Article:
The energy spectrum of the spins (or the ESR linewidth) can be calculated from the MoriKawasaki formula^{27,28}, which relies on the assumption that the lineshape is Lorentzian. This was originally proposed for localized spins (e.g. Heisenbergtype models) but it can be extended to itinerant electrons. The standard (Faraday) ESR configuration measures the absorption of the electromagnetic wave polarized perpendicular to the static magnetic field. The ESR signal intensity is
where B_{⊥} is the magnetic induction of the electromagnetic radiation, is the imaginary part of the spinsusceptibility, μ_{0} is the permeability of vacuum and V is the sample volume. The spinsusceptibility is related to the retarded Green's function as
with S^{±} = S_{x} ± iS_{y}, from which the ESR spectrum can be obtained.
The equation of motion of the S^{+} operator reads as
where is the consequence of the SOC. The Green's function of S^{+}S^{−} is obtained from the Green's function of as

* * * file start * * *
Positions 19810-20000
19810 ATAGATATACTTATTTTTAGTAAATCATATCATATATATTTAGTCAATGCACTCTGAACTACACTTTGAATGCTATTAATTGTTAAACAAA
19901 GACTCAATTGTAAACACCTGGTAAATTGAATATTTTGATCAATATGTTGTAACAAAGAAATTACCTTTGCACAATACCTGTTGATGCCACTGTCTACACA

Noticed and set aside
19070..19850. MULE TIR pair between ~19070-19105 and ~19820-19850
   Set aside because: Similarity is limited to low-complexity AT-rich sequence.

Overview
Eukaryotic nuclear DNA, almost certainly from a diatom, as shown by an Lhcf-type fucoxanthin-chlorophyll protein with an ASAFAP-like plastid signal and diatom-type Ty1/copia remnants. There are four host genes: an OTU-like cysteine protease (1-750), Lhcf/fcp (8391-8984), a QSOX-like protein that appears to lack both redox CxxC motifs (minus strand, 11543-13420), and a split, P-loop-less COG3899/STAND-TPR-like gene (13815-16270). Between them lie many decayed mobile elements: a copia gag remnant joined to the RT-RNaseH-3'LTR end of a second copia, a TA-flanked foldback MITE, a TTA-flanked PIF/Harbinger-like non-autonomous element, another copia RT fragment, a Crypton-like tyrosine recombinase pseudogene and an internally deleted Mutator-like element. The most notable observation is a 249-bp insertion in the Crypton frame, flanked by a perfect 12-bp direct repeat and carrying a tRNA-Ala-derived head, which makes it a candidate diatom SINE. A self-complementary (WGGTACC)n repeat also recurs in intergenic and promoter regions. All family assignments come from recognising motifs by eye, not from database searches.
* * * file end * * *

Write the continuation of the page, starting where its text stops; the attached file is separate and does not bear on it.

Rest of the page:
The second term is zero without SOC thus a completely sharp resonance occurs at the Zeeman energy. The lineshape is Lorentzian for a weak SOC:
where the selfenergy is
which is assumed to be a smooth function of ω near .
The spinrelaxation rate is equal to the imaginary part of Σ(ω) as
The correlator is obtained from the Matsubara Green's function of , given by
where ν_{m} is the bosonic Matsubara frequency. The effect of is taken into account in the Green's function by a finite, constant momentumscattering rate.
The most compact form of the spinrelaxation is obtained when the Fermi energy is not close to the bottom of the conduction band () and a calculation (detailed in the Methods section) using Eq. (13) leads to our main result:
Results in more general cases are discussed in the Supplementary Material.
Discussion